This isn't my area, but I'm wondering if there might not be some good theorizing about this matter in writing by people in/from Cuba. A good friend is a white Cubano who writes about Cuban Americans but who teaches in African American studies and he thinks a lot about brown/black relations, I believe. I'll pass on this post and encourage him to comment.
oh, trillwing, that would be wonderful.
and belledame, i did menton i'm stealing this right: "you have to be able to see, much less attack, the -frame,- not just the problem posed within the frame."
ok, elle, i've taken some time to think about what you've said--because of course, the first way I wanted to respond to this was through the lens of a fellow blogger. and go on about how right you are, and what can we do to challenge and change this?
but I realized that wasn't really what you were asking for. hee hee!!
So, anyway, this got me to thinking about the tension between chinese and indian workers in mexico during the time right before the mexican revolution. indian people were forcibly moved into a debt peonage system wheras chinese workers came over as a way to get some cash to send back home. So although working conditions were miserable for both--one group obstensibly wanted to be there, and another was being forced into the system through many times violent means. Sound familiar? :-)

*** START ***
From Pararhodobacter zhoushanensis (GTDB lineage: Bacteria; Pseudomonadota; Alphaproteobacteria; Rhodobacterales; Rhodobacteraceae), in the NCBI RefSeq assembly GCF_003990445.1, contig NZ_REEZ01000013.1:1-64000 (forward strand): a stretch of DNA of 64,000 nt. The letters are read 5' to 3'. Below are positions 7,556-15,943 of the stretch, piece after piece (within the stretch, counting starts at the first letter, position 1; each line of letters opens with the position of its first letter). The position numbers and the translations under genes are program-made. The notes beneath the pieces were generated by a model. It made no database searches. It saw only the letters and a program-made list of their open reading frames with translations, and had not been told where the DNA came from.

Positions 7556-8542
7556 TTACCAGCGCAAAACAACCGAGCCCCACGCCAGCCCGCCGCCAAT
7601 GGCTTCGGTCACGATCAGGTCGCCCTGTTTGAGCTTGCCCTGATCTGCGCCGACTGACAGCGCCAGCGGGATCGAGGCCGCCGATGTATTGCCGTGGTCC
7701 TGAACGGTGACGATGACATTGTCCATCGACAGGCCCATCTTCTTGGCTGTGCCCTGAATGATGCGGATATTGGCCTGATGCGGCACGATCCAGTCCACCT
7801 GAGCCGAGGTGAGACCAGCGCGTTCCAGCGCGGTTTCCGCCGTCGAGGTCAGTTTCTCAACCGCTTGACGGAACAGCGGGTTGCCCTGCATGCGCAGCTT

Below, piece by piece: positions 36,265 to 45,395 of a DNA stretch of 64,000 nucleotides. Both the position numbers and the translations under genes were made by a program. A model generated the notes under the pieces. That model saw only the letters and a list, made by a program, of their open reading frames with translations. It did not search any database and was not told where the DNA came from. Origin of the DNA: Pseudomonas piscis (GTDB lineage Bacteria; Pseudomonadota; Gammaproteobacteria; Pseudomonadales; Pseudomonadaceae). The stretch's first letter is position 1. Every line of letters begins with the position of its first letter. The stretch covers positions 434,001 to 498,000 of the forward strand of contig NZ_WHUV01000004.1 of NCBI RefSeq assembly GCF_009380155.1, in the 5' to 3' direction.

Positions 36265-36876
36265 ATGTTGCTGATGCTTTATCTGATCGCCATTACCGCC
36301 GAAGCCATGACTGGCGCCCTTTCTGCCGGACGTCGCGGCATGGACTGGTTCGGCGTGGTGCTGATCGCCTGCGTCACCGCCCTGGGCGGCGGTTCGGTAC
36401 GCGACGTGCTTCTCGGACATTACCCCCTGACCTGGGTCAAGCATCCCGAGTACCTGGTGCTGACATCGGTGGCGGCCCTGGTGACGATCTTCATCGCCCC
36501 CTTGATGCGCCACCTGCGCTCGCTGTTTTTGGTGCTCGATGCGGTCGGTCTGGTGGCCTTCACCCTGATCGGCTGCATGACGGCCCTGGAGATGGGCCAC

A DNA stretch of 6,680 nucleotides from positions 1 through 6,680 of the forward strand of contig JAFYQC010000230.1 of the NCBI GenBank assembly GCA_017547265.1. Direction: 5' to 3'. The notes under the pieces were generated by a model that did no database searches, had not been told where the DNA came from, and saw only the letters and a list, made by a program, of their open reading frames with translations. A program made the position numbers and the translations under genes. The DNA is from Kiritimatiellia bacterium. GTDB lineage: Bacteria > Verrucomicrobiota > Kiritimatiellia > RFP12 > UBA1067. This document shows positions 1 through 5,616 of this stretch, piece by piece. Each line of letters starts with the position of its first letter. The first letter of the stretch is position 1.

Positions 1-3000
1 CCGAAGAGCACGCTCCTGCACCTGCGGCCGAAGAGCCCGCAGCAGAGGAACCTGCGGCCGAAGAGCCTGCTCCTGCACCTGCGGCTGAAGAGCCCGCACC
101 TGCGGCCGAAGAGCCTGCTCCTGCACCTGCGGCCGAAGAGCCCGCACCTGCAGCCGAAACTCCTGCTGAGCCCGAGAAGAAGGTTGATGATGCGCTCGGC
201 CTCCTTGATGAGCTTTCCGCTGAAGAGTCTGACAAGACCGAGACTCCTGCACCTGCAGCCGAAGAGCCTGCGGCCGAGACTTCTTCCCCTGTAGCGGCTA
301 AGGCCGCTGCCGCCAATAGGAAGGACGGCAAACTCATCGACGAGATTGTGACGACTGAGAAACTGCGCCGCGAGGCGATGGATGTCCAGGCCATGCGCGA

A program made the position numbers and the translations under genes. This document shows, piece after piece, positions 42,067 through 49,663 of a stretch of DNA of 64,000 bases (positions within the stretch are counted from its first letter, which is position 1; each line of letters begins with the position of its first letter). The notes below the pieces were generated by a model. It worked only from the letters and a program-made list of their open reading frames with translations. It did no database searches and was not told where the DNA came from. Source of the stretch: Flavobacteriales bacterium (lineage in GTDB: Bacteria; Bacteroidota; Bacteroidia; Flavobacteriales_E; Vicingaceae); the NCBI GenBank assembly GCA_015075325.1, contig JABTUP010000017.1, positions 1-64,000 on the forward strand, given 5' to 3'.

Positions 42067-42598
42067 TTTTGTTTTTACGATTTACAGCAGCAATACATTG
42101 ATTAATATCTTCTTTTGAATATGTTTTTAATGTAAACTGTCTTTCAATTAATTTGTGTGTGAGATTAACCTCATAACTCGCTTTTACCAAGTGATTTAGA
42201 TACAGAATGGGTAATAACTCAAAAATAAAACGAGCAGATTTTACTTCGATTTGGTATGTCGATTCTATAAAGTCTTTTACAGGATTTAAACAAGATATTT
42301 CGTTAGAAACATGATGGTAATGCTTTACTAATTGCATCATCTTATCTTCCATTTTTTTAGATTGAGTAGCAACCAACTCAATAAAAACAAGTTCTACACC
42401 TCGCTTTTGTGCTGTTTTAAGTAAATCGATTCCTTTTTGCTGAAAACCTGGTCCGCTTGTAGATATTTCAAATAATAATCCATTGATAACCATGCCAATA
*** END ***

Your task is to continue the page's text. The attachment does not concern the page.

so in other words, i'm wondering what role a percieved choice versus a percieved lack of choice (speaking from either groups point of view here) has to play in the outcome you are talking about. although both groups may insist that they have no choice--that they forced to cross the border because of economic issues, or they were forced here through slavery--the tension seems to come when there is an assumption of choice by the other group--mexicans had a *choice* where black folks did not, black folks are complaining about not having a choice, when they should be doing what they can now that the choice is made--even if it *was* an involuntary choice.
Does that make sense?
p.s., "femi" is me, bfp, i don't know why this thing is giving me such a hard time...i've tried posting twice before now, and it wouldn't let me--and now it's calling me "Femi"...what the hell??? :-)
(i tried to post to tell you how great your site change is, i really love it!)